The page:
This is what I've always wanted to know.  I think the answer is that with a larger collection of resumes, they potentially have better resources at hand to find the best people.  Not sure about this though.

Thursday, June 26, 2003

Matt: When she was over in Canada she did a two year Computer Systems Technician diploma at a college in Ottawa (network admin, ColdFusion/ASP, etc..). Obviously the market in Ottawa dried up pretty rapidly and she's been applying for jobs in different fields back in Dublin. However, it seems that regardless of what the position is (data entry, web design, tech support), you're required to go through one of the big agencies in the city.

What confuses me is that the agents working in these jobs have absolutely no (or very little) qualification in assessing if a candidate is right for an IT-related position. I actually talked with a few of them a year ago about some coding jobs (full-time and contract), and the questions they used to decide if you got to speak to the actual company were unimpressive at best.

Thursday, June 26, 2003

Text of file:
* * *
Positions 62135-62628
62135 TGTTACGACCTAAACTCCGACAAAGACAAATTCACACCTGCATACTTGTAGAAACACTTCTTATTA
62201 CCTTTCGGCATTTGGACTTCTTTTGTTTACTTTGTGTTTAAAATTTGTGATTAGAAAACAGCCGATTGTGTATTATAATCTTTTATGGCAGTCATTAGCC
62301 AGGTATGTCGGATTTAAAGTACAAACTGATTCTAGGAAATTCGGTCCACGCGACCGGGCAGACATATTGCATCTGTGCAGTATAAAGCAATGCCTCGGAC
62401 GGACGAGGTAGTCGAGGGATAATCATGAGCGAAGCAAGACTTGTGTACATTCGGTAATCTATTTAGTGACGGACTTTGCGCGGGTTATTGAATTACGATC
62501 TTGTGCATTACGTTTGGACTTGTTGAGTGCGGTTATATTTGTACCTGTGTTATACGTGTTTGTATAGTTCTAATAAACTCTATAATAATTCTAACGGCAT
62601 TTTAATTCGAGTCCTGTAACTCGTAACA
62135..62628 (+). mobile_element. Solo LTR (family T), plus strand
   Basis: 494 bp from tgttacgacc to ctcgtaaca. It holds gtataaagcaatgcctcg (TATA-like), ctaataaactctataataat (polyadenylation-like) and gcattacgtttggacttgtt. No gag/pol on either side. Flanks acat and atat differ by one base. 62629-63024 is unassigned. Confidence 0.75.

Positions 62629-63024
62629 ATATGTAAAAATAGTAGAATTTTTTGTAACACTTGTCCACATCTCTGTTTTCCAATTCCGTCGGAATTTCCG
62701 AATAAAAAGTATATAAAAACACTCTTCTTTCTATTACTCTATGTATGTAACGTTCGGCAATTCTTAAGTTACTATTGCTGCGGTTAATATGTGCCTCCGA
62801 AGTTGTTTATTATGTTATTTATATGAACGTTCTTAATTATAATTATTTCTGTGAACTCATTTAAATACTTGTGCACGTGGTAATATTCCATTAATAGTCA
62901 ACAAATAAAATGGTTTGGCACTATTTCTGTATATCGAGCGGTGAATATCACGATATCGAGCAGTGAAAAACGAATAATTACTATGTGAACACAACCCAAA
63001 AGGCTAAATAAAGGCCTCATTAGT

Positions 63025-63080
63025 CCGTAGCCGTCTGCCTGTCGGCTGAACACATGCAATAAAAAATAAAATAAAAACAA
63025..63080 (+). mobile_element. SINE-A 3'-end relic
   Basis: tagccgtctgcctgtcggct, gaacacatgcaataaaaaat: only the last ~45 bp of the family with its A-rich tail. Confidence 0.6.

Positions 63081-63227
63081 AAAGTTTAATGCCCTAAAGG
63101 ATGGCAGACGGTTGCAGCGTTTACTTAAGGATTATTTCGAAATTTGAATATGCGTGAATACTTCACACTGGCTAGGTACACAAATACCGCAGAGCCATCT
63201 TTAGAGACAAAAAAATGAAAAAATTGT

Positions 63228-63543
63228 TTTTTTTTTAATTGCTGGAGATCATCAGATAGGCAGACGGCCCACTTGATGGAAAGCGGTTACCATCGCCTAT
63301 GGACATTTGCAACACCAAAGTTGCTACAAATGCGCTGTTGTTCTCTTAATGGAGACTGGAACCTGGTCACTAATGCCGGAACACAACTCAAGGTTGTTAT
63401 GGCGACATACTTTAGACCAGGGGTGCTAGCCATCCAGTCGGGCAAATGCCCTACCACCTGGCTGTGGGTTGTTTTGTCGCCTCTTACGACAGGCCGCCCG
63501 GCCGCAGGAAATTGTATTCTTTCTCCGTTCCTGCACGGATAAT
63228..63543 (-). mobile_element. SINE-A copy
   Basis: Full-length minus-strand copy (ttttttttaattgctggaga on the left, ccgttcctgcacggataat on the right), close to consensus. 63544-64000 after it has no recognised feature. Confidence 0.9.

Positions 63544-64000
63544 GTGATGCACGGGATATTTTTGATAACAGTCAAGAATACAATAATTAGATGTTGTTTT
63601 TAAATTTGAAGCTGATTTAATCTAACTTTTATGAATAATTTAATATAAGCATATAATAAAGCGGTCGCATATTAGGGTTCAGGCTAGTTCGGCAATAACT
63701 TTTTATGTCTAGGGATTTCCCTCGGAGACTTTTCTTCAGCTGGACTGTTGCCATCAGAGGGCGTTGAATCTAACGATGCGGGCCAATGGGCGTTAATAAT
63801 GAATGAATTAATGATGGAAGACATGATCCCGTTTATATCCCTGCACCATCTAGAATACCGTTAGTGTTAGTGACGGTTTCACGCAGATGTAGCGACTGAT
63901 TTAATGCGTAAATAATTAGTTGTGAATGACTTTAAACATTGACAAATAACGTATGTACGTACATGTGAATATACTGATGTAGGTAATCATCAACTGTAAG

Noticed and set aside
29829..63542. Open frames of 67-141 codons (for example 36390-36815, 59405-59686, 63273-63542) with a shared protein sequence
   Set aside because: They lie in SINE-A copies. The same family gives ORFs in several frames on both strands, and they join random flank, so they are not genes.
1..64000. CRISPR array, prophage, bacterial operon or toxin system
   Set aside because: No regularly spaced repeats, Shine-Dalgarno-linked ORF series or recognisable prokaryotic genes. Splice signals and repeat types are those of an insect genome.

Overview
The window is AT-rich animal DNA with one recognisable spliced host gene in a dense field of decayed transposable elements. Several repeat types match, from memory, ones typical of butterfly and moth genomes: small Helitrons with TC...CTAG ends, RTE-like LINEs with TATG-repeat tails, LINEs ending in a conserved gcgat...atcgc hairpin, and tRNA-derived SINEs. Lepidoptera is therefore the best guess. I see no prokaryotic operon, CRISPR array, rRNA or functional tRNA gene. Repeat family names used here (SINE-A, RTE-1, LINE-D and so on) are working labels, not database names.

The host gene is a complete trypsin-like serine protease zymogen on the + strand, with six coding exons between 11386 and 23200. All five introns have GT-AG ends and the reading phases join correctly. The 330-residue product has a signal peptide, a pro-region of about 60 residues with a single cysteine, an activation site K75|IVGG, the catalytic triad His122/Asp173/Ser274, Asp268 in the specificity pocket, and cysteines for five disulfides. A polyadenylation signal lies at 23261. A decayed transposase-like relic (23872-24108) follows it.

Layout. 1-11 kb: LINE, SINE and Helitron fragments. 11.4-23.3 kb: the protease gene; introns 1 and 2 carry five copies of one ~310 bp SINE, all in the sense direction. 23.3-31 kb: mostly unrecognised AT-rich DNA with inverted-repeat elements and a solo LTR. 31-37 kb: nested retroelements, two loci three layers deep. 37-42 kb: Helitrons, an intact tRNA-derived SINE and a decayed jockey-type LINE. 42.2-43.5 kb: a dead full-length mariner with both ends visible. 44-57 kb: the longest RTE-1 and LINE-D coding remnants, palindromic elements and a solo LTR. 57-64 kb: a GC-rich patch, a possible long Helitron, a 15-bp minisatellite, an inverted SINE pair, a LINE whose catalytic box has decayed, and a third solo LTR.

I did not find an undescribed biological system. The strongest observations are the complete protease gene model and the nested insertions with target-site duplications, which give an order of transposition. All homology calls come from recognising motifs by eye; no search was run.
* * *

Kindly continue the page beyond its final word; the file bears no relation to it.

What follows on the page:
Oops - I forgot to mention that the other jobs she's been applying for (hotel desk clerk, restaurant hostess, etc.) all ended going through agencies as well. Very odd from my perspective anyway. Perhaps that's the business to get into - becoming a recruitment agency :)

Thursday, June 26, 2003

>"Im love to code, man, I even code at
>home" type mentallity that isn't really
>professional in the first place.

I agree. 

The thing is:

hacking != software engineering

I do things to grow professionally on my own time; probably < 10% of that is write code.  Things like:

1) Leadership in a professional organization,

2) Joining another professional organization,

3) Preparing presentations/lectures for organizations, schools, and my work

4) Comissioned Officer in the Civil Air Patrol (US Air Force Auxillary)

5) Going to school at night: taking courses in Software Engineering, distributed computing, and info sys management.  MAYBE 30% of that are classes where I write code.

6) Reading books / JOS.  Books like "peopleware", "Code Complete", "The Deadline", etc.  Sure, some of these books involve writing code: "Code Complete" by McGuire, etc - but it's not hacking.

---> After I'm done, I have shown a dedication to my profession _WITHOUT_ hacking 24/7.

good luck!

Matt H.
Thursday, June 26, 2003

---> After I'm done, I have shown a dedication to my profession _WITHOUT_ hacking 24/7.

You have shown a dedication but have you shown a finished project.

What exactly do they do with these resumes if they don't have jobs available?

I know some recruitors in the financial industry collect resumes and if they get a good one they send it to their client who is always looking for talent.

Tom Vu
Thursday, June 26, 2003

>> "If they're not going to hire anyone, why would they spend money to advertise jobs? Just to collect resumes? What exactly do they do with these resumes if they don't have jobs available?"